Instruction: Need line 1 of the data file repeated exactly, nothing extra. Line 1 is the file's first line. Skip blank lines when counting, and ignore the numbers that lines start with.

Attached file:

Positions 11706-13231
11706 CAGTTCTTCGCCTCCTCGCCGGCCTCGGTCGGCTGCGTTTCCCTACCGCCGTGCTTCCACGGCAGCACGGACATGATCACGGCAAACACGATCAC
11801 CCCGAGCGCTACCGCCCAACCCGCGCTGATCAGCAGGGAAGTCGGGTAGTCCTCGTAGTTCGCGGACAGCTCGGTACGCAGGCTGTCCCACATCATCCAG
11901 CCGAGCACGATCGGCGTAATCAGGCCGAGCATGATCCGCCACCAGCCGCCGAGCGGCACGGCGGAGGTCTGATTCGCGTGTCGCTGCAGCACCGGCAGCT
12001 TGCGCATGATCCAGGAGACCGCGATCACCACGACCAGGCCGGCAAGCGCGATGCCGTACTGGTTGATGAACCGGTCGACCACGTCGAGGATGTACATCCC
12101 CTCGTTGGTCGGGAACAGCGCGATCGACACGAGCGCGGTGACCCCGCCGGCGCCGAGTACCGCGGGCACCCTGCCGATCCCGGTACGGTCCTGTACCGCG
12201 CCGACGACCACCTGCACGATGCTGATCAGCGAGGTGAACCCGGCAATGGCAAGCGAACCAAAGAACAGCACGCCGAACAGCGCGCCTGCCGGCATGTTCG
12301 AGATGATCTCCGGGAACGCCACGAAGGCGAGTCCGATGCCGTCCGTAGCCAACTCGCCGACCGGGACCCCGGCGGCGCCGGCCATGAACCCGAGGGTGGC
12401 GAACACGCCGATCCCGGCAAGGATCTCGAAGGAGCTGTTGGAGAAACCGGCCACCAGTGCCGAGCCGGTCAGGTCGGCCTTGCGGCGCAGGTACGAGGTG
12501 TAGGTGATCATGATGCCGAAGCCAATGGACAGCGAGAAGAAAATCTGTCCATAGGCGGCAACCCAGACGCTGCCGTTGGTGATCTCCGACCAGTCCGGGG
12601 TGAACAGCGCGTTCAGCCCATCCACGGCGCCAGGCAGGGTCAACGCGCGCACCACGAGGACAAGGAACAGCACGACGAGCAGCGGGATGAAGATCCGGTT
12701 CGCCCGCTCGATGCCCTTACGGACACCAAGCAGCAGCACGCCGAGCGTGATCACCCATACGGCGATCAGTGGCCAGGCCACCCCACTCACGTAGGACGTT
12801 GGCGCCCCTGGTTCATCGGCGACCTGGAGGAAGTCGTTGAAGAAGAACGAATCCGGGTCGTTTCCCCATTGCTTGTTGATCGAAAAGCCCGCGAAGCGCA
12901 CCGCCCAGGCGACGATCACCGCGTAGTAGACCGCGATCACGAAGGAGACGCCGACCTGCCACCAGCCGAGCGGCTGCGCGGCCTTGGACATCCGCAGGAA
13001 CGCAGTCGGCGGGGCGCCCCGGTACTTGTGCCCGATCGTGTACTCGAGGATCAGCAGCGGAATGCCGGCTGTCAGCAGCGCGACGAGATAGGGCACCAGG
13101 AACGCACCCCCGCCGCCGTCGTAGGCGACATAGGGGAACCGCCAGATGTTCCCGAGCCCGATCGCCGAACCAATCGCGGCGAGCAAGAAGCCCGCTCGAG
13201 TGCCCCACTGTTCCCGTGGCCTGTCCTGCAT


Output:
Positions 11706-13231